New Home Office policy: Exclusion from the UK

Important if dealing with cases involving exclusion from the UK: This guidance has been completely re-formatted and deals with the exclusion of both non-Economic European Area (non-EEA) nationals and European Economic Area (EEA) nationals and their family members. It replaces Exclusion decisions and exclusion orders guidance which has been archived. It includes: advice on the Authority to Carry Scheme 2015 explanation of unacceptable behaviour updated guidance on rights of appeal advice on notification of decisions advice on excluding EEA nationals or their family members under the Immigration (European Economic Area) Regulations 2016 advice on deprivation of citizenship in exclusion cases Just after we put out a detailed post and new course…

4th May 2017 By Colin Yeo

General grounds for refusal: criminal convictions, public good, character, conduct and associations

Criminal convictions and other signs of poor character can, unsurprisingly, negatively affect applications for leave to enter or remain in the UK. This has always been so, but in December 2012 the rules were changed to permanently ban entry of those with serious convictions, other than in certain very narrow circumstances, and to impose entry bans of various lengths in other cases. Those caught out by these rules include former boxer Mike Tyson, Duane “Dog the Bounty Hunter” Chapman, Tyler, the Creator and perhaps OJ Simpson. By their nature, blanket rules can give rise to harsh results, individual hardship and injustice. Some of those convicted of criminal offences, including some…

6th April 2017 By Colin Yeo

General grounds for refusal: alleged deception and innocent mistakes

Making a mistake on an immigration application form can be disastrous. If the mistake is interpreted by officials as an attempt to mislead or deceive, the application will inevitably be refused. If the application was for entry clearance, it will also lead to a 10 year ban on re-entry to the UK. There are a number of relevant court cases and Home Office policies that can help if such a situation does arise, although of course it is far, far preferable to avoid such a problem in the first place. What are the Immigration Rules on deception? Automatic refusals There are two key effects of a finding of deception by an…

28th March 2017 By Colin Yeo

General grounds for refusal: contriving to frustrate the intention of the rules

Sometimes a migrant here in the UK unlawfully will want to apply for immigration status. Lawyers and the Home Office often call this “regularising” their status, because the person becomes a “regular” migrant within the rules rather than an “irregular” one outside the rules. One of the ways to do this is by leaving the country and making an application for Entry Clearance from outside the UK. Changes to the immigration rules, however, have made it successively harder and harder to acquire lawful status after being unlawfully present in the UK. One of the provisions that make this particularly hard is contained in paragraph 320 (11) of the Immigration Rules. Paragraph…

14th March 2017 By Nath Gbikpi

General grounds for refusal: understanding re-entry bans for past breaches of immigration rules

The Home Office can impose entry bans to individuals who have previously breached immigration law or used deception in their applications for leave. Bans can last 1 year, 2 years, 5 years or 10 years. Generally speaking, and except for some minor exception, an individual will not be allowed to re-enter the UK during the length of the ban. That all sounds straightforward, however the rules regarding re-entry bans are much more complex than that, so let’s try to disentangle them. Re-entry bans: what periods apply when? The relevant rules relating to entry bans are at paragraphs A320 and 320(7B) of the Immigration Rules. Paragraph 320 (7B) reads: where the applicant has…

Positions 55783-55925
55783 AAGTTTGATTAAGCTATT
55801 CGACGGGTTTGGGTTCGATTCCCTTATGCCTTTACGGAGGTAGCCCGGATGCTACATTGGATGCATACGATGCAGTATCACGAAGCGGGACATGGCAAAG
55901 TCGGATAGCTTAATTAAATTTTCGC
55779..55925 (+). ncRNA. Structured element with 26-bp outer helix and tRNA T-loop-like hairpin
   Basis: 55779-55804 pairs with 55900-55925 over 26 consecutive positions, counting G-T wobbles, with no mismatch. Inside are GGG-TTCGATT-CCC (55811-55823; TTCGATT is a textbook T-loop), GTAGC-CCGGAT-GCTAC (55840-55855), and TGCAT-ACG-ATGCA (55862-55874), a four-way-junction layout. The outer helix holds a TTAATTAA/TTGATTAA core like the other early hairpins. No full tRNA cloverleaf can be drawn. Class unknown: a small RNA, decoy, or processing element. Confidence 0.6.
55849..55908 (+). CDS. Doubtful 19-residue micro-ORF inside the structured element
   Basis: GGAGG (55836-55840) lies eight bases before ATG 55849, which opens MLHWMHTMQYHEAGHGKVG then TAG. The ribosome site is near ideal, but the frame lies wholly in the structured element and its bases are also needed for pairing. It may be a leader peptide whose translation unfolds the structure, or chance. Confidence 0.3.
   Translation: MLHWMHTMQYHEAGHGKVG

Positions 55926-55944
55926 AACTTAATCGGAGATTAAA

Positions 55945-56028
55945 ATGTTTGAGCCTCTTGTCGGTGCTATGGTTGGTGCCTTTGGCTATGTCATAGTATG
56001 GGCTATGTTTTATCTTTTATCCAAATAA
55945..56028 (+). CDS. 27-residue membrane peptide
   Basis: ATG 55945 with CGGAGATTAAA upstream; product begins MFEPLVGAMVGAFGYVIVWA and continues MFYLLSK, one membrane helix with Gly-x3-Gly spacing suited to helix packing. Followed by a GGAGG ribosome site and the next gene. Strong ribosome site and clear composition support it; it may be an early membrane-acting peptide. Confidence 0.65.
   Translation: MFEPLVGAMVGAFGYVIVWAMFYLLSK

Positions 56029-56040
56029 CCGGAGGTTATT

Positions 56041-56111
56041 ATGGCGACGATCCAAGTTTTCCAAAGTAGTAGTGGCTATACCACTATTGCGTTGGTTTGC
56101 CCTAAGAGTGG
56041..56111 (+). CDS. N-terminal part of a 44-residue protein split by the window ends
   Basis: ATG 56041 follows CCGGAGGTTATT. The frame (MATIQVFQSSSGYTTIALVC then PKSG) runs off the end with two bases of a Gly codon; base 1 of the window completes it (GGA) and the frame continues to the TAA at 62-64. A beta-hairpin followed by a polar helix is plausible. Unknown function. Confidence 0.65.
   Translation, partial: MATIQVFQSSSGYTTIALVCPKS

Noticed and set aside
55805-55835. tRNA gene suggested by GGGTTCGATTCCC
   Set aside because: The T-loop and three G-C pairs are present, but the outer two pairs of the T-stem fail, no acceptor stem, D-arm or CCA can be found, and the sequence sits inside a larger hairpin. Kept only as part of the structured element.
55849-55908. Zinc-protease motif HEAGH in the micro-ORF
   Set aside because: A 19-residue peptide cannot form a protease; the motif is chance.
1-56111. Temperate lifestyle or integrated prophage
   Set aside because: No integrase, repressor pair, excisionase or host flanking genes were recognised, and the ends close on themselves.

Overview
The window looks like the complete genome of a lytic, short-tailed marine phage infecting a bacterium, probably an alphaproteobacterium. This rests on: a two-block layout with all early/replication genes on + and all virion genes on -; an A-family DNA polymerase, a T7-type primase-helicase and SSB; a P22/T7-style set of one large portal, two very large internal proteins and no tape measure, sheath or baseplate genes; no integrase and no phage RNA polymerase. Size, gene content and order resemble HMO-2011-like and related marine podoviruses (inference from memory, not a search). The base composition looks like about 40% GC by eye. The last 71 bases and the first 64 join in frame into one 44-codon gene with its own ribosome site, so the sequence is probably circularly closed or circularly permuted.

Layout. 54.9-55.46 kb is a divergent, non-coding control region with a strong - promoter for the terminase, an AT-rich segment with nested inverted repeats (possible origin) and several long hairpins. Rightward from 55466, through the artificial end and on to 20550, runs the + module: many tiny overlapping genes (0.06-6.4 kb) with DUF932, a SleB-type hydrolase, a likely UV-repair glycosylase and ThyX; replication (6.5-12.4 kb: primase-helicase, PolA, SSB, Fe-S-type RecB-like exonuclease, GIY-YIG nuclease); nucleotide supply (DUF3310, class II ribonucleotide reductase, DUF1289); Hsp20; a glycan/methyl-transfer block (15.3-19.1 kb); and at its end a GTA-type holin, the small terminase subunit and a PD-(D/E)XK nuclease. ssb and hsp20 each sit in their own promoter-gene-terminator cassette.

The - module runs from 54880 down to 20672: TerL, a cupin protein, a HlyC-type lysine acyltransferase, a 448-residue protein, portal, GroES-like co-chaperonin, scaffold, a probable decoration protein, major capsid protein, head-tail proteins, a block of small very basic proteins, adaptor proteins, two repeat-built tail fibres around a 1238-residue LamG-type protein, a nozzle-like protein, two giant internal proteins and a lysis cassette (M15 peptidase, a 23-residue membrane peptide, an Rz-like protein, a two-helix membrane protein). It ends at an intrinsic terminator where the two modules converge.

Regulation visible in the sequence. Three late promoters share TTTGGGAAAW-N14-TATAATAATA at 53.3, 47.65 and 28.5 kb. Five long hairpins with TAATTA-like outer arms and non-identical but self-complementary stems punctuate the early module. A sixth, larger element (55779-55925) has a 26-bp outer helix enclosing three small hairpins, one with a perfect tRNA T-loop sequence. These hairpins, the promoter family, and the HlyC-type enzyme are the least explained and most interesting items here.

10th March 2017 By Nath Gbikpi

Meaning of “false” document and the difference between visiting and inspecting

In Begum (false documents and false statements) [2015] UKUT 00041 (IAC) we are educated by the tribunal as to the difference between a “visit” and an “inspection” and the blameless appellant is refused entry and perhaps banned from further entry for 10 years. Some might think the case just a little harsh. An professional inspector of properties had visited a house in a private capacity. He later produced a letter in a professional capacity stating that he had “inspected” that house. The tribunal decided that this amounted to a false statement and therefore that the document was a false document and therefore that the application for entry clearance fell to…

3rd February 2015 By Colin Yeo

Conditional discharge is not a conviction. Duh.

Omenma (Conditional discharge – not a conviction of an offence) [2014] UKUT 314 (IAC) is an interesting case for two reasons. Firstly, the Home Office accepted that the decision was wrong and withdrew it. Nevertheless, because the case had reached the Upper Tribunal, the withdrawal of decision did not automatically deprive the Upper Tribunal of jurisdiction, and it went on to determine the appeal anyway. The actual reason for it being reported is that the appellant had answered “no” to the standard visa application form question about previous convictions. In fact she had pleaded guilty to shoplifting some years previously and been given a conditional discharge. Was she dishonest in her…

18th July 2014 By Colin Yeo

Two new cases on dishonesty in immigration applications